This is an ambitious project and has already been recognized by experts in the sector as a viable offering. During an industry event held earlier this year, Sateliot was among ten startups recognized as having the greatest growth potential in the sector.

Sateliot has been the only Spanish company selected from more than 100 startups acrros the world to participate in the 'Startup Space,' the competition that distinguishes the most innovative company in this global event — Elon Musk, the founder and CEO of SpaceX, is a keynote speaker.

The South Korean Ministry of SMEs and Startups, which promotes the creation of small and medium enterprises that possess a strong technological component at a global level, as well as the Korean Institute for New Enterprises and Business Development (KISED), they have also valued the Sateliot project, giving it entry into the 'Global Startup Exchange and Collaboration Program 2019'.

Sateliot is strongly positioning itself in the space sector, which is emerging as a developing ecosystem that is delivering great impact on stimulating economic activity. This is already one of the most impactful motors driving the global economy. The smallsat market segment offers impressive added value and has the capacity to generate employment, high return on investment and technological innovation.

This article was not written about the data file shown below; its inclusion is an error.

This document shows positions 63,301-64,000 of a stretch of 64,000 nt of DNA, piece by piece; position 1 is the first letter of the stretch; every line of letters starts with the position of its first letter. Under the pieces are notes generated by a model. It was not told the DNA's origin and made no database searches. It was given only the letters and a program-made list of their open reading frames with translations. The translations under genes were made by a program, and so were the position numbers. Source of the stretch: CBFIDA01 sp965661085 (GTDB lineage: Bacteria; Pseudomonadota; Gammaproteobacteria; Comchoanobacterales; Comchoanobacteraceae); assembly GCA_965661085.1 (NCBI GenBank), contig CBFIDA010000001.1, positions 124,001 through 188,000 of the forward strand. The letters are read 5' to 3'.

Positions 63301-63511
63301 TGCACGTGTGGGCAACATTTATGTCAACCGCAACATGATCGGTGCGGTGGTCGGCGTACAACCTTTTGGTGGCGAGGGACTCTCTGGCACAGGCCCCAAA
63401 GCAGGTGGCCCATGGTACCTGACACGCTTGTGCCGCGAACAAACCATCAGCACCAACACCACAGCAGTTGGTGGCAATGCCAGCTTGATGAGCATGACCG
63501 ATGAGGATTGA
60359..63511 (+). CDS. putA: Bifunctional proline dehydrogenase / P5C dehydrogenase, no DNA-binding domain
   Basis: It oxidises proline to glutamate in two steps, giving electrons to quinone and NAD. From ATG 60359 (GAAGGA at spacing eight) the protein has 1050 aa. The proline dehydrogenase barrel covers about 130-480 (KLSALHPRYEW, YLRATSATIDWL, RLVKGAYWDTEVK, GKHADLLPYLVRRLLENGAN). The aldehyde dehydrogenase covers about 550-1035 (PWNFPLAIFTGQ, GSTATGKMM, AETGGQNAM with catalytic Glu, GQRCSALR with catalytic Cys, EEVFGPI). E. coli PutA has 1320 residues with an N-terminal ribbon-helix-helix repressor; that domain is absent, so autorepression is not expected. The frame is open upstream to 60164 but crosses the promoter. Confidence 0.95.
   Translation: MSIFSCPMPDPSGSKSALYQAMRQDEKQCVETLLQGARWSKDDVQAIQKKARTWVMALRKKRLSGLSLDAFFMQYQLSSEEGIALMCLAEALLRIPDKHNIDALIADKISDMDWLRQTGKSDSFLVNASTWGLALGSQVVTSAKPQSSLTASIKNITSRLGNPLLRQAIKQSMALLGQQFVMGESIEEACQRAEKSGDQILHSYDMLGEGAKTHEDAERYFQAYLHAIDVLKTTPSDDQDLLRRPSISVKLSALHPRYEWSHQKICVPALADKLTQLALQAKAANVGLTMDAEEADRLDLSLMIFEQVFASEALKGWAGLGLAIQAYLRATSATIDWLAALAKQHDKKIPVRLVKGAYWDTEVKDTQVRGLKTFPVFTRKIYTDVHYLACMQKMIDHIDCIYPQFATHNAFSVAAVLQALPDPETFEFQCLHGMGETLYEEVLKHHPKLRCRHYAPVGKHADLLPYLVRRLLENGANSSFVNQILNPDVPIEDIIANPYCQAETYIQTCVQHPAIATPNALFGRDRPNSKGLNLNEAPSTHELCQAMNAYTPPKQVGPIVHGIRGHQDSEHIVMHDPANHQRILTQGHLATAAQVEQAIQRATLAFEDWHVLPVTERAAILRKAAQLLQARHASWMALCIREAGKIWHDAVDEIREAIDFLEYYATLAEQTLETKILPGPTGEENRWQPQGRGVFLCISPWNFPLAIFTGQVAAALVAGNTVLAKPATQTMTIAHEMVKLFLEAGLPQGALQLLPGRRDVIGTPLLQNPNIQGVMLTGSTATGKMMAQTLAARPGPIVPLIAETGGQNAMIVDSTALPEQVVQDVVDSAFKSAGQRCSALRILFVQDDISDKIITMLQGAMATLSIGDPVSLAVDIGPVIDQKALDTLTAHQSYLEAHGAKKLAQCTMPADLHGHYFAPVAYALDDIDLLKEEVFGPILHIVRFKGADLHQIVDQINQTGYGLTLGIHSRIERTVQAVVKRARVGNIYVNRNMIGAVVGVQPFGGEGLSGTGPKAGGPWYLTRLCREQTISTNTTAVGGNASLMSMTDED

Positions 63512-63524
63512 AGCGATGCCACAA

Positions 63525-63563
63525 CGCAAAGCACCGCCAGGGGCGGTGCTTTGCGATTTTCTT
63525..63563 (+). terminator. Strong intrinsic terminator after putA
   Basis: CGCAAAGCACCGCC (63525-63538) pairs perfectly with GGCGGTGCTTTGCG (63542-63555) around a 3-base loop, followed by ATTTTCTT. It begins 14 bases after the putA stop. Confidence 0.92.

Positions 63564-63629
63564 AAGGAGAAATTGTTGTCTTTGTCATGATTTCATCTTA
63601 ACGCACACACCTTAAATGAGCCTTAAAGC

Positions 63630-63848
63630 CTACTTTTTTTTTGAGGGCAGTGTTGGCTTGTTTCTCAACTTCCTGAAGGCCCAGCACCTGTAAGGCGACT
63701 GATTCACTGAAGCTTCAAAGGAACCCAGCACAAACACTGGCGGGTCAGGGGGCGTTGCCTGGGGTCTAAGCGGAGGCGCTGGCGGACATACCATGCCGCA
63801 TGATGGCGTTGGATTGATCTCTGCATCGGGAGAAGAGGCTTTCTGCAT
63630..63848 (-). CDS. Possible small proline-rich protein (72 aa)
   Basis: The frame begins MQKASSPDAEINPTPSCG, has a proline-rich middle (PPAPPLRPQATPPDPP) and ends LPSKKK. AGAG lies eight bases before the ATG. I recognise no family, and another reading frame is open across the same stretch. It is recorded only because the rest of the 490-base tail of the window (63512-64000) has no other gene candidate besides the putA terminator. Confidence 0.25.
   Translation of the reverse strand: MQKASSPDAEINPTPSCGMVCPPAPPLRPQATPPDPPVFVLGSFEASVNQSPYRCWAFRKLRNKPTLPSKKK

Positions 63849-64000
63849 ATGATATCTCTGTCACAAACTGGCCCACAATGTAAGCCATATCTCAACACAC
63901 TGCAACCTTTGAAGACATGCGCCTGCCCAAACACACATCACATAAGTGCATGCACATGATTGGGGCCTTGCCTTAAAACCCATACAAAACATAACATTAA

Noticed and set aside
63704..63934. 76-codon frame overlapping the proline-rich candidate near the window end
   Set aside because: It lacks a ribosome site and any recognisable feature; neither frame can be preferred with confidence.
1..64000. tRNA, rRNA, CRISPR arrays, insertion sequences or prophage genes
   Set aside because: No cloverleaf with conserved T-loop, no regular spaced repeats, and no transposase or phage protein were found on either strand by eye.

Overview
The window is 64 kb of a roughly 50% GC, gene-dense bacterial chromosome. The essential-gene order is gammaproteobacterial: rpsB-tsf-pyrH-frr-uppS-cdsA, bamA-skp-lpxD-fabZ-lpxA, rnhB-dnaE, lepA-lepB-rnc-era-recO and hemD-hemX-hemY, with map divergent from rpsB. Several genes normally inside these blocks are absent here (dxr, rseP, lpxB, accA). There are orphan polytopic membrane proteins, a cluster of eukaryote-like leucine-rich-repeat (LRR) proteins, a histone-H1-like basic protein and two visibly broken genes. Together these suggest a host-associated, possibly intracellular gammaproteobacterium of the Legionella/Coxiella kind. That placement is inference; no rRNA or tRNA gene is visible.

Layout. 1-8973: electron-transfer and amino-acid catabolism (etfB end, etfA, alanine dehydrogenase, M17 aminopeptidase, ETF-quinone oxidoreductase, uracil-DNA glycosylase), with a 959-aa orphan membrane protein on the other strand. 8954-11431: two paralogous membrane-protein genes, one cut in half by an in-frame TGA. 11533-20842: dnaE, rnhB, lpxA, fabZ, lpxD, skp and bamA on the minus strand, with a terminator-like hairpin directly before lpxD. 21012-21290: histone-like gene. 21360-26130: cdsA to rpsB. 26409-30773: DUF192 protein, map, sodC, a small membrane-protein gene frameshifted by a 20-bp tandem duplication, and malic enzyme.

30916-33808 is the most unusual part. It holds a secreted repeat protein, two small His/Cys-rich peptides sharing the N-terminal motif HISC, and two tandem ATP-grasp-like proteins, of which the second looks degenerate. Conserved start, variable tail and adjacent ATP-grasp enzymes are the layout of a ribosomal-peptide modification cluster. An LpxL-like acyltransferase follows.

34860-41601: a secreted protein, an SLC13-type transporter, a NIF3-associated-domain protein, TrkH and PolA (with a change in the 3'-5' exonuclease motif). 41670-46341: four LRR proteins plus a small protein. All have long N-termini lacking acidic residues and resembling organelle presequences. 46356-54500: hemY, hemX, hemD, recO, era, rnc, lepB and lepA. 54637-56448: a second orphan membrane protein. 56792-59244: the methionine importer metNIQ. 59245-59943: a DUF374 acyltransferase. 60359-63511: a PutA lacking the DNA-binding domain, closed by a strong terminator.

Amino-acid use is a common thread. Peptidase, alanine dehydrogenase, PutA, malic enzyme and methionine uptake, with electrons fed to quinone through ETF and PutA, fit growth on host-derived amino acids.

Jaume Sanpera is the founder and CEO of Sateliot, the first satellite telecommunications operator that will provide global and continuous connectivity to all the elements that will make up the universe of the Internet of Things (IoT) under the 5G protocol. Previously, he founded and managed Eurona, a company that grew from 2 to 150 million in sales in six years.

Mr. Sanpera has a background in Telecommunications Engineering, a Master of Business Administration (MBA) and a Senior Management Program (PADE). His entire career has developed in parallel with technological developments and his entrepreneurial spirit led him to found nine companies, including Cidec, Festuc, and more.